null Private Roads Act reformed to support road network development and maintenance
Private Roads Act reformed to support road network development and maintenance
The Private Roads Act of 1963 will be reformed to meet today’s needs. The aim is to promote the development and maintenance of the network of private roads. Most of the roads in Finland are private roads.
The legislative proposal aims to increase the power of decision by members of road associations, transfer tasks from the municipal road committees to other operators, and reform the criteria for and the distribution of discretionary government grants for private roads. Another goal is to clarify the responsibilities of different parties with regard to the construction, maintenance and use of private roads and allow municipalities, counties and the State become members in road associations.
“The Private Roads Act gets a much needed update. The aim is to promote new business activities and safeguard smoothly running transport services for business and industry. The reform will also improve the transport conditions for people living on private roads,” says Minister of Transport and Communications Anne Berner.
The Government submitted a proposal on a Private Roads Act to Parliament on Thursday, 19 October. The proposal will advance the Government’s key project on deregulation and reduce the duties of municipalities. The Government proposes that the Act enter into force on 1 January 2020.
Road association members would get the right to decide the place where underground lines and related minor equipment serving facilities or the community are installed in the private road area. Landowner’s permission would no longer be needed. Instead, the road association could authorise the installation of underground lines in the private road area.
The duties of municipal road committees would be transferred to other operators, and the road committees would be dissolved to reduce the duties of municipalities. In the future, the National Land Survey of Finland or the municipal real estate formation authorities would process all private road survey matters, such as the establishment and dissolution of right of way and the determination of fees. Road association members would also be able to decide on the founding or merging of road associations without referring the matter to the private road survey.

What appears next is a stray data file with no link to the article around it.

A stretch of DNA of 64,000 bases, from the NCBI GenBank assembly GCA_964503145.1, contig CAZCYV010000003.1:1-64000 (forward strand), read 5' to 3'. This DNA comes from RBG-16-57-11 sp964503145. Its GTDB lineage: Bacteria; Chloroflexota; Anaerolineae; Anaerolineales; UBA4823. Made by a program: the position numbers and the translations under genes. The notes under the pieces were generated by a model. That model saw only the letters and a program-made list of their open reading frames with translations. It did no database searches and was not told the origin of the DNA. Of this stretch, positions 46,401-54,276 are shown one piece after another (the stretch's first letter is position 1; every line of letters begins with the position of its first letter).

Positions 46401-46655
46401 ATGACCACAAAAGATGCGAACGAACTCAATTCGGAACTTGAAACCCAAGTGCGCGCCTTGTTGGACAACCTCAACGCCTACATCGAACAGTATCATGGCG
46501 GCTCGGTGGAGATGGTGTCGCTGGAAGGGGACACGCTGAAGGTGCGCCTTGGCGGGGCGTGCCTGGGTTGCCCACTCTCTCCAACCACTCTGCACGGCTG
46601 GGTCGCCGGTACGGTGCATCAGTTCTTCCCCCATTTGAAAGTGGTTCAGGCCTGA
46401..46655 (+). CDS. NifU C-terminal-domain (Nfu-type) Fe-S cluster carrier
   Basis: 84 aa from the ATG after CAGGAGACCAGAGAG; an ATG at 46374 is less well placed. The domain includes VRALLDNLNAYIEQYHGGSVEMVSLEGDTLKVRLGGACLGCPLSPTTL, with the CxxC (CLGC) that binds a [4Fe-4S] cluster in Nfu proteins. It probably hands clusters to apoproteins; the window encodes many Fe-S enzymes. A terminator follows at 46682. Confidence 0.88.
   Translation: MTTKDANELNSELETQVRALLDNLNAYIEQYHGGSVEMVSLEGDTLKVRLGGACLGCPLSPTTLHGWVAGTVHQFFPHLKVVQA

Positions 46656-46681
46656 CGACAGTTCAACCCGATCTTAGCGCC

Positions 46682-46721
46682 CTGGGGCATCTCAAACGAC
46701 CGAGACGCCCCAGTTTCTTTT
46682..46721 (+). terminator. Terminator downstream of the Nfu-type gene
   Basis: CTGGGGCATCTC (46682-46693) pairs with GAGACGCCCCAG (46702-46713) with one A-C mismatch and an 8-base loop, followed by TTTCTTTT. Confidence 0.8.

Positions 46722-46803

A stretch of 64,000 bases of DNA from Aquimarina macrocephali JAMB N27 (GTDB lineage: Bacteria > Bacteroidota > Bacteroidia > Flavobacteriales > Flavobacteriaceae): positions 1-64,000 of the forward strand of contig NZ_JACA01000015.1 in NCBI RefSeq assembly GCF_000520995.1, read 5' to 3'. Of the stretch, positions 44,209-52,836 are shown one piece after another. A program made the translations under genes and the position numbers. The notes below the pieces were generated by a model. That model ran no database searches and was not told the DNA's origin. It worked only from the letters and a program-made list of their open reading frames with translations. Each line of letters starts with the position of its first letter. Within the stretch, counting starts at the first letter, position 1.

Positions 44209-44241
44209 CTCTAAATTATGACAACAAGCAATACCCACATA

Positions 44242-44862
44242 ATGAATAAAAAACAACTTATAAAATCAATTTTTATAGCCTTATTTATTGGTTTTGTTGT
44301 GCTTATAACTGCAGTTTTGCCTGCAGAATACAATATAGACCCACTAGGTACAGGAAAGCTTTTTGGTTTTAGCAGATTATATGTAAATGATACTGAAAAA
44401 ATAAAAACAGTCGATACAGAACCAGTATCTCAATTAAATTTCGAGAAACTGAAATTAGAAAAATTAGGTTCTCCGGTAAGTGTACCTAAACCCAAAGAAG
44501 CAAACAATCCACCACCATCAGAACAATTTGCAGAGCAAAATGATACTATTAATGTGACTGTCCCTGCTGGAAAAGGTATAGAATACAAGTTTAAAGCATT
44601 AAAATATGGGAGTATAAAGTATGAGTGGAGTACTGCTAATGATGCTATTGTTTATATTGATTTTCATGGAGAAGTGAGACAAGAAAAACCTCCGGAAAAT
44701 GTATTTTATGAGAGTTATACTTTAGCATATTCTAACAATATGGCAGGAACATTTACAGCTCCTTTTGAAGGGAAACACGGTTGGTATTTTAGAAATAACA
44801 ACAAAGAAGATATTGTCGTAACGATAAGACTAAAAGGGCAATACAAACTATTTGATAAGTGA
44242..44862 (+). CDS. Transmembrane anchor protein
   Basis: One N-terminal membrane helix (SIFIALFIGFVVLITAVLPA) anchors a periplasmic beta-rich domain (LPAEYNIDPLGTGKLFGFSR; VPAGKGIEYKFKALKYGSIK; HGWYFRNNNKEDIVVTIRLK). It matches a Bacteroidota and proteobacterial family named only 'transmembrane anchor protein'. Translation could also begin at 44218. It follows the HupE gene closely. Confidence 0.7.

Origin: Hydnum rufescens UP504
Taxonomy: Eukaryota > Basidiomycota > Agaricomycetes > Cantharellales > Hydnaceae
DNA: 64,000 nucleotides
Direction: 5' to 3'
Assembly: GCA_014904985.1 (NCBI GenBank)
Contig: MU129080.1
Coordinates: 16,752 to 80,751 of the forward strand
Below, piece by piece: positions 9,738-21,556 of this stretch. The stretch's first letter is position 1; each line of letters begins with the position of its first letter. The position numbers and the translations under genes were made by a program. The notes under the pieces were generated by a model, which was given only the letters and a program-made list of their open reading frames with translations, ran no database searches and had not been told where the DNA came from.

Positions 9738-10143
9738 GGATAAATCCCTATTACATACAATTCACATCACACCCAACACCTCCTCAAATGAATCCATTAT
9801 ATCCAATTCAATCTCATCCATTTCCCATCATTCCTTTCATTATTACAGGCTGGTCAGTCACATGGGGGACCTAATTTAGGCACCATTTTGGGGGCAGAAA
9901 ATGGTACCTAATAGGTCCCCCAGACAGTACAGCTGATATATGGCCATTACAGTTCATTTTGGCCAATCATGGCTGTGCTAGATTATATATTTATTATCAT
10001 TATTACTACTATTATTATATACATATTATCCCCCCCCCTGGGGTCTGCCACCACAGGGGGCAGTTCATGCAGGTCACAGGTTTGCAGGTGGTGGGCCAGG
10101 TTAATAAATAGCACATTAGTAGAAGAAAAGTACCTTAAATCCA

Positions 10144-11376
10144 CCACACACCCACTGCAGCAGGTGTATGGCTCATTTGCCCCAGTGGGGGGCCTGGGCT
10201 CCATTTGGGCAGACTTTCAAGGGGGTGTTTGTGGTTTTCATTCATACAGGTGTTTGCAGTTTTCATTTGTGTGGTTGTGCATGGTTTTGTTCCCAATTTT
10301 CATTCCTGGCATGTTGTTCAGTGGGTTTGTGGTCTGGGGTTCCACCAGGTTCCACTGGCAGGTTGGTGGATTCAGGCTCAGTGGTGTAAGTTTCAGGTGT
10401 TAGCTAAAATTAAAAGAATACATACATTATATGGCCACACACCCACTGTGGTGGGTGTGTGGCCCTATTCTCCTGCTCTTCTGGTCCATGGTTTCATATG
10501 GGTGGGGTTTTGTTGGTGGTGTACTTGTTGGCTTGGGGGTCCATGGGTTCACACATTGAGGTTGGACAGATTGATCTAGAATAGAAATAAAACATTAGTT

The Government proposes that the duties of municipalities regarding the assessment of street management responsibilities, the convening of meetings of road associations and the use of administrative enforcement be transferred to the National Licensing and Supervisory Authority, established as part of the forthcoming regional government reform. The processing of licences concerning the removal of buildings and plants and the granting of exceptions to building restrictions would be transferred to the building inspection authorities in municipalities. Complaints filed against decisions of road associations would be dealt by the District Court, as is the case in other community legislation.
Counties could decide the distribution of funding
The Government proposes that the right to decide the distribution of the current discretionary government transfers be transferred to the counties when they start operating in 2020. There would be fewer criteria for funding, and the counties could decide how funds are distributed. The remaining funding criteria would concern the degree of private road organisation and the availability, timeliness and openness of private road data.
The purpose of the new Private Roads Act is to clarify the responsibilities of different parties with regard to the construction, maintenance and use of private roads. The new act would highlight that the use of private roads by non-members is subject to a permit. It would also clarify the regulations on charging fees for using private roads. As a rule, non-members would need a permit to use a private road, and they could be charged a fee for using the road. However, as before, no permit would be needed for using the road in ways that do not significantly increase the costs of maintaining the road. The right of access to private land is outside the scope of the reform.
Road associations would be open to municipalities, counties and the State
The Government proposes that the new Private Roads Act would allow the establishment of right of way even for municipalities, counties or the State in cases where public transport would also operate on private roads. Examples include situations where traffic on a private road increases considerably due to changes to local land use plans. The new Act would clarify the rules governing the status of private roads in areas where a land use plan is in force.
The Government also aims to encourage road association members to raise their degree of organisation and maintain data on private roads. In the future, the road maintenance associations could establish their own rules concerning specific issues that could deviate from what is provided in the Act. They could also outsource the maintenance of the private road.
The government proposal includes also minor amendments to the Real Estate Formation Act, the Land Use and Building Act, the Temporary Act on the Financing of Sustainable Forestry, the Outdoor Recreation Act, the Act on Land Consolidation on account of Water Body Projects, the Act on Compensation for Environmental Damage, the Act on Jointly Owned Forests, the Mining Act, and the Act on State-owned Limited Liability Company for Forestry.
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